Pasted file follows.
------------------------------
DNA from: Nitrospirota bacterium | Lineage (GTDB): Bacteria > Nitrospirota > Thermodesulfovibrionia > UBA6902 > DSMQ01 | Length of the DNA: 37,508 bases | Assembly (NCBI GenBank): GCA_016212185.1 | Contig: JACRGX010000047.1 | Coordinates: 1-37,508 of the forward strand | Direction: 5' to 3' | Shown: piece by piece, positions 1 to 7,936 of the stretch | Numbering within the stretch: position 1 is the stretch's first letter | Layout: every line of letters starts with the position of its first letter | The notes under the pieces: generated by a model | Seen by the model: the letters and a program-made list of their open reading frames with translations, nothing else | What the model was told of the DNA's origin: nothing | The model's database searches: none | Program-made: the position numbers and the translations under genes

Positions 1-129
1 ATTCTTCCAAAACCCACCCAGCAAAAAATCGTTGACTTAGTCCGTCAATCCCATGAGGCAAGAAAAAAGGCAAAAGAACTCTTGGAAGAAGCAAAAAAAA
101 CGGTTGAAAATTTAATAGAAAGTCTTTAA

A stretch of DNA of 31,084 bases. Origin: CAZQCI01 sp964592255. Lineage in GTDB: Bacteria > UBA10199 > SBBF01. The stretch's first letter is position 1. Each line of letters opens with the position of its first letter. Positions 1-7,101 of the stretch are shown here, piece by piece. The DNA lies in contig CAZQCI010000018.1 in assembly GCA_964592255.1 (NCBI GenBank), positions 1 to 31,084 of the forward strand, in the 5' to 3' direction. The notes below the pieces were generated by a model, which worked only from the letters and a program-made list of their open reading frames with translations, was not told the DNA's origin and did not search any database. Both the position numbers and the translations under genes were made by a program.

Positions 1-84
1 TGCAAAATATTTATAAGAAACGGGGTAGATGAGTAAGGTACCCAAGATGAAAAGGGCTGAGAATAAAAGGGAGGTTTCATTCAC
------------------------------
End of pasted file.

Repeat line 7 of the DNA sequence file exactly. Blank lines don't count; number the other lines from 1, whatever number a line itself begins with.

1 TGCAAAATATTTATAAGAAACGGGGTAGATGAGTAAGGTACCCAAGATGAAAAGGGCTGAGAATAAAAGGGAGGTTTCATTCAC